August 2016
SOEST welcomes our new undergraduate and graduate students. The 3-day orientation for undergraduates included a ridge hike, a visit to the Kapapa Lo'i o Kanewai (taro patch at the University of Hawai'i at Manoa's Hawai'inuiākea School of Hawaiian Knowledge) and a tour of the  Hawai'i Institute of Marine Biology (HIMB) at Coconut Island.

Watch the highlights video  here!

Oceanography researchers discovered impressive abundance and diversity among the creatures living on the seafloor in the Clarion-Clipperton Zone (CCZ)--an area in the equatorial Pacific Ocean being targeted for deep-sea mining of copper, nickel, cobalt and manganese, among other metals. More than half of the species they collected were new to science, reiterating how little is known about life on the seafloor in this region. Further, the study revealed more than half of the species observed rely on the nodules-the very part of the habitat that will be removed during the mining process.
The Jonathan Merage Foundation has embarked on a long-term partnership with SOEST to explore how long-range lightning data can potentially improve storm forecasting. Floating storm balloons at low levels into a hurricane will provide crucial data on the energy exchange that governs hurricane intensity. The project began this summer in Colorado with the launch of the first storm balloon.
"It was a picture perfect first release," said Professor Steven Businger, chair of the SOEST Atmospheric Sciences Department and project lead.

Kīlauea volcano on the island of Hawaiʻi has been erupting for more than 30 years, making it the one of longest-flowing volcanoes on Earth. Because of its remarkable and frequent activity, Kīlauea is one of the best studied volcanoes on Earth. Geology professor Michael Garcia has been leading studies of the chemistry of lavas from this volcano for 40 years, adding to the extensive knowledge base on this volcano.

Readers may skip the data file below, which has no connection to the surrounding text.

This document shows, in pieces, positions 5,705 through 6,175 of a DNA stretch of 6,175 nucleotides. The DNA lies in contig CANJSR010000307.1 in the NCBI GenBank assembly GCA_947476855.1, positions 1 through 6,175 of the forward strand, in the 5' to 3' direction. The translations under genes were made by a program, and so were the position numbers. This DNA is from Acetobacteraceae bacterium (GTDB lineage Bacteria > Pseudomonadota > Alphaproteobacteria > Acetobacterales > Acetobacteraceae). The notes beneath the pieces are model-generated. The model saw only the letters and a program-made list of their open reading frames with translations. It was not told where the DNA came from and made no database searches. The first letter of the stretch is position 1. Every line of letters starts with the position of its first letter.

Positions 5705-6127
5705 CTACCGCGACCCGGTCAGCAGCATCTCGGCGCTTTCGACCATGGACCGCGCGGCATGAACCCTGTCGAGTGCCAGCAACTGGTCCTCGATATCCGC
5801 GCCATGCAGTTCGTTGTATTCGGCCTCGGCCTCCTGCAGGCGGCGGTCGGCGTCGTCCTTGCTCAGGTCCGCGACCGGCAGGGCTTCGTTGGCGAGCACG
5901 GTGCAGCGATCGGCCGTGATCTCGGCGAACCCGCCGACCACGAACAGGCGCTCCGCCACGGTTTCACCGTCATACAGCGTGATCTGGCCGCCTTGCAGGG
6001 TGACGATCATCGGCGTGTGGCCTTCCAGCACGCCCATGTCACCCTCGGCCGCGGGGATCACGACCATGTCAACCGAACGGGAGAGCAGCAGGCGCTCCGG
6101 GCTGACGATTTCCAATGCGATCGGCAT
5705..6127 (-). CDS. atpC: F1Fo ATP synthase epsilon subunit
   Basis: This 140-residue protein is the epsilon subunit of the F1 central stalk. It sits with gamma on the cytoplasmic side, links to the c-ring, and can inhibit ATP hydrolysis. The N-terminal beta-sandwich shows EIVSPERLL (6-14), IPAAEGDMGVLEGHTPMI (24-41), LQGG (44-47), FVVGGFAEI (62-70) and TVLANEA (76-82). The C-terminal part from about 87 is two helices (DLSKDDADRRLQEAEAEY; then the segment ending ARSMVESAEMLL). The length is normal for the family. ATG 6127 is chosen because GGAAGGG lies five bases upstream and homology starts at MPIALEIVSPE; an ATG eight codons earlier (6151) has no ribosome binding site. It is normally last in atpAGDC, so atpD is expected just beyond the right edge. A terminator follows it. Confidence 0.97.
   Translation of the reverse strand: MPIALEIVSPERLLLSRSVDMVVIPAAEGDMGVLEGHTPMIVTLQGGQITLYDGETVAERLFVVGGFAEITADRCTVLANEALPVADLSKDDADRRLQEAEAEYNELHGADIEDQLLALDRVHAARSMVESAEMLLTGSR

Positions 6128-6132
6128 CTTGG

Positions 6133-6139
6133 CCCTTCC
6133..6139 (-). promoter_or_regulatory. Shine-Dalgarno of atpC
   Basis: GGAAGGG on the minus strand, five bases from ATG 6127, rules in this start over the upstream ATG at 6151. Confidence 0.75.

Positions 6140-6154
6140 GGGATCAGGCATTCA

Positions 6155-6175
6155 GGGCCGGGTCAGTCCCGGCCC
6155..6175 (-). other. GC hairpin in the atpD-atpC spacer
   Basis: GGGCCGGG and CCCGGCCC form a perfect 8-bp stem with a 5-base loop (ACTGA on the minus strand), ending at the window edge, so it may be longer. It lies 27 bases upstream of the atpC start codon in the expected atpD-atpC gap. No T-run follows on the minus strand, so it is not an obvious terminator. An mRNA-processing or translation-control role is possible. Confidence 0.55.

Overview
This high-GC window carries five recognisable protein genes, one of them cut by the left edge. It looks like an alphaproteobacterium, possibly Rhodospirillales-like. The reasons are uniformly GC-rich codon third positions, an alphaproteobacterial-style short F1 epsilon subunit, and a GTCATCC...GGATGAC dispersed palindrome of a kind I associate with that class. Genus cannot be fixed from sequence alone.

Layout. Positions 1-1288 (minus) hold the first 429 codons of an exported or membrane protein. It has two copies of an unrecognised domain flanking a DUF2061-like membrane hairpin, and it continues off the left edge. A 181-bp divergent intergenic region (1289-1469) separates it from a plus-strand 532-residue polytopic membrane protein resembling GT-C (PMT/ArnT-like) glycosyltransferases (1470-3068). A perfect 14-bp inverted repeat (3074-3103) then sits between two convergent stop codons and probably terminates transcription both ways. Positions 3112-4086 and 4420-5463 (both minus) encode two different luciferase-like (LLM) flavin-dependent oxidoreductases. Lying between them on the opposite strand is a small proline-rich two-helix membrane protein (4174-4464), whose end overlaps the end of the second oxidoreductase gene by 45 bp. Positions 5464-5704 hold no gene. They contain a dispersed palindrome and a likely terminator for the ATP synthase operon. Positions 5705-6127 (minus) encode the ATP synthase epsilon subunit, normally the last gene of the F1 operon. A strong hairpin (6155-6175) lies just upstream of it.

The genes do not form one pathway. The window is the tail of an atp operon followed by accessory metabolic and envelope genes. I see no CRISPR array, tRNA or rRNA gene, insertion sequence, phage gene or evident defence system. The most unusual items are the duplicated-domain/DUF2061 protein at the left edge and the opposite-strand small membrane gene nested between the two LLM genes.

Watch the PBS NewsHour story featuring Garcia and graduate student Kendra Lynn.

Atmospheric Sciences assistant professor, Christina Karamperidou, recently participated in a National Science Foundation-sponsored workshop on Expert Witness Training at the Mitchell Hamline School of Law in Minnesota.
"We recognize that in the coming future we're probably going to have a lot of legal disputes and policy scenarios that are going to be about the climate," Jim Hilbert, a Mitchell Hamline professor who co-directs the program, told Minnesota Public Radio. "If scientists are unable to communicate their science effectively, we end up with policy making decisions that are suboptimal."
Under the leadership of Geology professor Bruce Houghton, Geology undergraduate student Warren McKenzie spent a month on the R/V Roger Revelle over Havre volcano in the Kermadecs sampling and mapping the largest recorded submarine eruption. McKenzie also took part in a graduate field school where he spent several weeks trekking on volcanoes in Kamchatka. "It was my second time doing the course and it was an incredible experience," said McKenzie. 

The video he created from these experiences won first place in the SOEST Student Video Contest.
UHM undergraduate student Leah Shiruzu has been working with Rosie Alegado, assistant research professor at UHM Oceanography and Center for Microbial Oceanography: Research and Education to assess the microbial diversity in He'eia Fishpond in windward Oahu. Read her story on the Real Science at SOEST! student blog about bridging old and new by applying genetic sequencing to the study of traditional sustainable aquaculture.
Stay informed on the SOEST Events page.